The reality of caste oppression as an extant phenomenon can scarcely be replaced within the existing system by an alternative reality where caste oppression has disappeared altogether, and class exploitation prevails in some pristine form. It follows therefore that those struggling for an end to caste oppression cannot succeed in their struggle without a transcendence of the capitalist system. The annihilation of caste in short requires a transcendence of the capitalist system. True, such transcendence is not a sufficient condition for the end of caste oppression; but it is a necessary condition. This is the primary conclusion of Marxism.

The truth is, the Bahujans have always understood that caste oppression never wasn’t class exploitation. Guda Anjaiah says*:

We yoke the plough! We plough the land,
It’s us at this fence! It’s us at that mance,
It’s us at the cowshed! It’s us with the cattle too,
It’s us cleaning the latrines! It’s us shaving the beards too,
What’s this plunder? What’s this Dora’s deceit with us,
what’s this plunder! What’s this Dora’s deceit?

By separating the two, caste oppression and class exploitation, Patnaik himself seems to live in an alternative reality. How does he plan to ‘transcend’ Motilal Oswal or Havells or Hindustan Unilever?  Does he imagine the major opposition would come from the Bahujans if they’re ‘taken over by the people’, meaning nationalised? Why is his wisdom directed towards them?

The major opposition would come from large sections of the savarnas who would spontaneously raise their caste-perverted objections, couched again in the language of ‘merit’ and ‘efficiency’ though. Earlier, when the Indian government ran companies which manufactured all kinds of consumer goods, from watches to condoms, the major support for those activities again came from the same savarnas. Where both the capitalist, and his class of supporters, and the socialist, and his class of supporters – both are savarnas acting, spontaneously, on the basis of caste – what needs to be transcended? The caste system or the capitalist system?

All through the days of their trysts with socialism, and their current romance with varna capitalism, the fortunes of the Brahmin-savarnas kept rising. And in both phases, they were divided into camps, pro and anti capital, supposedly. How many of them don’t belong to ‘the bourgeoisie or of the upper professional stratum’ now? How could they all prosper? Was their socialism, or capitalism, ever meant to trickle down the varna order?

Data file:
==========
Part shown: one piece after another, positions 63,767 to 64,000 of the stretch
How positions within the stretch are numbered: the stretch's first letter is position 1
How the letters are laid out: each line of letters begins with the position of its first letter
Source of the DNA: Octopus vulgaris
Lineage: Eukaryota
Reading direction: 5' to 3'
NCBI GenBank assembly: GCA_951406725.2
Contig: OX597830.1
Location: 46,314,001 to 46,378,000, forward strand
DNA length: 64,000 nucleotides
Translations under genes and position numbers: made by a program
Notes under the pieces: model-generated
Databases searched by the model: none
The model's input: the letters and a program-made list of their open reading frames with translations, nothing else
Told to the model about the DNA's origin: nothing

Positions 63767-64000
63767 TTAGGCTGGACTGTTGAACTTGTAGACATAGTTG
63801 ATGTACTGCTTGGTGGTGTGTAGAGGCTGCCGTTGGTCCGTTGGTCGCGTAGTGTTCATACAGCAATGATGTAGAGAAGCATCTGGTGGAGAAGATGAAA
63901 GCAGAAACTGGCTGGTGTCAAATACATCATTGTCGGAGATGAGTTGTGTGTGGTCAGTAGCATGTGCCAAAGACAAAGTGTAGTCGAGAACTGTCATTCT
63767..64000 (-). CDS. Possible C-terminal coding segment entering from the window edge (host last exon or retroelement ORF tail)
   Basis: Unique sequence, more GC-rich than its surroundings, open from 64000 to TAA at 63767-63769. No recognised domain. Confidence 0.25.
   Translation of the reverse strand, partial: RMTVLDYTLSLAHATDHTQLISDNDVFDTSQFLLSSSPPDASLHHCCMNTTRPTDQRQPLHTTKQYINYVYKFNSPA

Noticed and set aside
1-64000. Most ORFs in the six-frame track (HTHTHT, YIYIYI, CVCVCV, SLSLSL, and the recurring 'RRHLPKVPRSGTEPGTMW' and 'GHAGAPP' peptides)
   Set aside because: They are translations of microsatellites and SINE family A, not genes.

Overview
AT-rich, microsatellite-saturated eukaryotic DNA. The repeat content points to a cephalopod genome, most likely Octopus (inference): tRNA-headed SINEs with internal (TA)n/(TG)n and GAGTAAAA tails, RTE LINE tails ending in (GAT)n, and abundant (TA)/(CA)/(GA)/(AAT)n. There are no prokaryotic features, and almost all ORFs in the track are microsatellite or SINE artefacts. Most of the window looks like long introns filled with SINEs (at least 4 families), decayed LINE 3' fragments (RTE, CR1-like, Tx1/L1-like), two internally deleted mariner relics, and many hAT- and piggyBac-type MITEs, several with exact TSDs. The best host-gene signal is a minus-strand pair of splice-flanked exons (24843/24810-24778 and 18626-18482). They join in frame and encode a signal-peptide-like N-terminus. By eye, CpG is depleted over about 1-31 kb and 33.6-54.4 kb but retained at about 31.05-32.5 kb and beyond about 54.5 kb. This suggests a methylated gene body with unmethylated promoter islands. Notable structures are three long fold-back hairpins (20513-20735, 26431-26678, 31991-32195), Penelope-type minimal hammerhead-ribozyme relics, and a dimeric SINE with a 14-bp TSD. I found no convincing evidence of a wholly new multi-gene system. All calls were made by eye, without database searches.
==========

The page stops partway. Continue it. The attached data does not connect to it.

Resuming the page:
The Brahmin left, if they were really sincere about fighting for an egalitarian society, would start studying not just who owns the means of production, but also who controls the reins of production.        

Dr Ambedkar said (‘Annihilation of Caste’): The effect of caste on the ethics of the Hindus is simply deplorable. Caste has killed public spirit. Caste has destroyed the sense of public charity. Caste has made public opinion impossible. A Hindu’s public is his caste. His responsibility is only to his caste. His loyalty is restricted only to his caste. 

Doesn’t that explain ‘spontaneity’ in Indian society better? Shouldn’t Patnaik be directing his wisdom towards the Brahmin-savarnas, instead of the Bahujans?

Look at Oswal, Havells, Hindustan Lever, Bajaj, Infosys etc. Now look again at the first excerpt from Patnaik’s article, at his description of capitalism as a ‘self-driven system’. How vulgar an understanding is that? What could be more ‘pristine’? So where does ‘caste oppression’ come from, into this perfect picture of robot-like-human-will-lacking-classes-only-society? When he hints that the Bahujans seem to dream of a ‘pristine capitalism’, shorn of caste oppression, isn’t he thrusting his own guilt on them? 

In the first excerpt, Patnaik’s interpretation of Marx represents extreme economic determinism, with no space for human will. This stands in contrast to the other extremist view, the libertarians’ ideas of untrammeled free will, as propagated by the market fanatics.

As different from the Brahmins’ immanent extremist fantasies, the Bahujan understanding of Indian reality has always been much more comprehensive – from Phule’s Slavery to Ambedkar’s AoC, it presents a much more layered reality, which pays attention to both human agency and social structures. And yes, it also shows the path to revolution, many times. Dr Ambedkar, laying down some ground rules for the ideal Indian constitution (‘A Plea to the Foreigner’), says:

The principal aim of such a constitution must be to dislodge the governing class from its position and to prevent it from remaining as a governing class.

To be continued..

* The full translation of the Telugu song can be found here.